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Bar News - May 21, 2014

Real Property Law: Creative Development with Condominiums


Most people, including some attorneys who do not practice in the area, envision a condominium as the traditional apartment-style or townhouse-style condominium, in which a structure is divided into units defined by walls, floors, and ceilings.

However, that is just one type of condominium that may be created under the New Hampshire Condominium Act (RSA 365-B), adopted in 1977. The Condominium Act may also be used as a tool for the development of commercial property and mixed-use properties, solving development problems and encouraging economic development through greater creativity and flexibility.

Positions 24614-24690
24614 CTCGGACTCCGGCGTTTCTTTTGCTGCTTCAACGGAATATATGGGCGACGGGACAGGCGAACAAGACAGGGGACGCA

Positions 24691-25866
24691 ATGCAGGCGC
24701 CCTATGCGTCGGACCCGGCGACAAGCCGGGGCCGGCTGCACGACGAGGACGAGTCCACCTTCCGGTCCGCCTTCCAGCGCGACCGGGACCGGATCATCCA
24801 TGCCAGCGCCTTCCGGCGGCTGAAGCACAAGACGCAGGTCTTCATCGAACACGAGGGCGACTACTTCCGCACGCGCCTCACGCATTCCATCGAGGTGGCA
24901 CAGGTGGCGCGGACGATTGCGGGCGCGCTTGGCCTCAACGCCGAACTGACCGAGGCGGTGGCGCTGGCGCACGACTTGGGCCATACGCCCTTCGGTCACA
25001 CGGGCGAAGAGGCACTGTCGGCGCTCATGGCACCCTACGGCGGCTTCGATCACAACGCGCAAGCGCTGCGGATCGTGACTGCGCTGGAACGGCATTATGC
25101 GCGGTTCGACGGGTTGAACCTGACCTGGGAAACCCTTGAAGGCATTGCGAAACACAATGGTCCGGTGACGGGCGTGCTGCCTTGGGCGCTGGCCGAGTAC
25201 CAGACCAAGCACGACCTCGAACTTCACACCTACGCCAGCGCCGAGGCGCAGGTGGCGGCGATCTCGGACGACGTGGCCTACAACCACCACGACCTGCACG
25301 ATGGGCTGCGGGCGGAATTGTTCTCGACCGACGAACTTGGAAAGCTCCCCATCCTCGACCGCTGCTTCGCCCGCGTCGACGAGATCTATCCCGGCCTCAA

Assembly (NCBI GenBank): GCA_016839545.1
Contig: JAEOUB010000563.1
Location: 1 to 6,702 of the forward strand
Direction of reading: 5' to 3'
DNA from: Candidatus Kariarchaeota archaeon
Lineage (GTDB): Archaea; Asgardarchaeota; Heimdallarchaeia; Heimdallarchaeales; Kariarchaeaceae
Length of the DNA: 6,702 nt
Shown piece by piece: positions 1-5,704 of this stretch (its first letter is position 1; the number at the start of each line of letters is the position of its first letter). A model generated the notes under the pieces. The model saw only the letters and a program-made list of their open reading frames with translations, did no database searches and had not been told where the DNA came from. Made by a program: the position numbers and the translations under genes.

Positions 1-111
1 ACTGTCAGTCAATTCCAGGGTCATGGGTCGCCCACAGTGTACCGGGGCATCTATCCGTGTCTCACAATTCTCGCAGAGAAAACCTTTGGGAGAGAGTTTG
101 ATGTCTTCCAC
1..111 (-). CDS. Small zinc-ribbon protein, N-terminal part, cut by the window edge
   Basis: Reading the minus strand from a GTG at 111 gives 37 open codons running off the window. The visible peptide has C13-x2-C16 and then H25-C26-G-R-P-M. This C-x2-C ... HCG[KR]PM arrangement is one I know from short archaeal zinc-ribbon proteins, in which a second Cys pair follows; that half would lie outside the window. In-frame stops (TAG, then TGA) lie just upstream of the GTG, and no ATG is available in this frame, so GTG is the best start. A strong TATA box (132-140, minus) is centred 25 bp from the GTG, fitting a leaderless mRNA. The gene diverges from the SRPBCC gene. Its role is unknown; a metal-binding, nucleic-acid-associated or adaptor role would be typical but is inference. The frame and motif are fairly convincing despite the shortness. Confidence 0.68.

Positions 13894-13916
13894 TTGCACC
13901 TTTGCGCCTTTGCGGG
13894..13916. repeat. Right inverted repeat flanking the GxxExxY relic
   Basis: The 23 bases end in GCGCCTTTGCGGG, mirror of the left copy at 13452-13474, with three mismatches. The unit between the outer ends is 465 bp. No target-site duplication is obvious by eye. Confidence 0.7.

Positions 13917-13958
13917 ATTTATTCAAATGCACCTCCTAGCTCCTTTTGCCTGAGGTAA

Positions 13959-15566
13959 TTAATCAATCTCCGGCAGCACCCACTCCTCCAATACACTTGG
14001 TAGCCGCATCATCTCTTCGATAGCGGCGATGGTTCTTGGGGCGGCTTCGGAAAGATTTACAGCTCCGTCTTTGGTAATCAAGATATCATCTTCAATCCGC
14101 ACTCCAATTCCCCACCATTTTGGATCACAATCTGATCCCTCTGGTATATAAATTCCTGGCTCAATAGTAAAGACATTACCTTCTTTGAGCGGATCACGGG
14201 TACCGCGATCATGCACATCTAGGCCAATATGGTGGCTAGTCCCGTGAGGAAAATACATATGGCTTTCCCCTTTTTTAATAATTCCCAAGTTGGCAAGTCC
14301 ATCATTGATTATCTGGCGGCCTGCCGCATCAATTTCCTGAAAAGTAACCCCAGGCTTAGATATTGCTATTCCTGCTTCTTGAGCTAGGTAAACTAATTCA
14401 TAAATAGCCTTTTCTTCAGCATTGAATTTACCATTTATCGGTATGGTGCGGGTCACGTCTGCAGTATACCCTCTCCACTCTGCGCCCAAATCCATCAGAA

This creativity and flexibility may be used to facilitate investment, overcome site-restrictive issues, and permit orderly phasing of a commercial or residential development in an era of economic downturn. There are opportunities for phasing and creation of sub-condominiums to facilitate construction and overcome traditional regulatory hurdles. Condominiums may be used under existing zoning ordinances and regulations, or with minor changes in their interpretation.
Condos: An Overview
State law dictates that a condominium is created by recording condominium instruments submitting real property, pursuant to the condominium form of ownership, after receipt of any municipals approvals needed.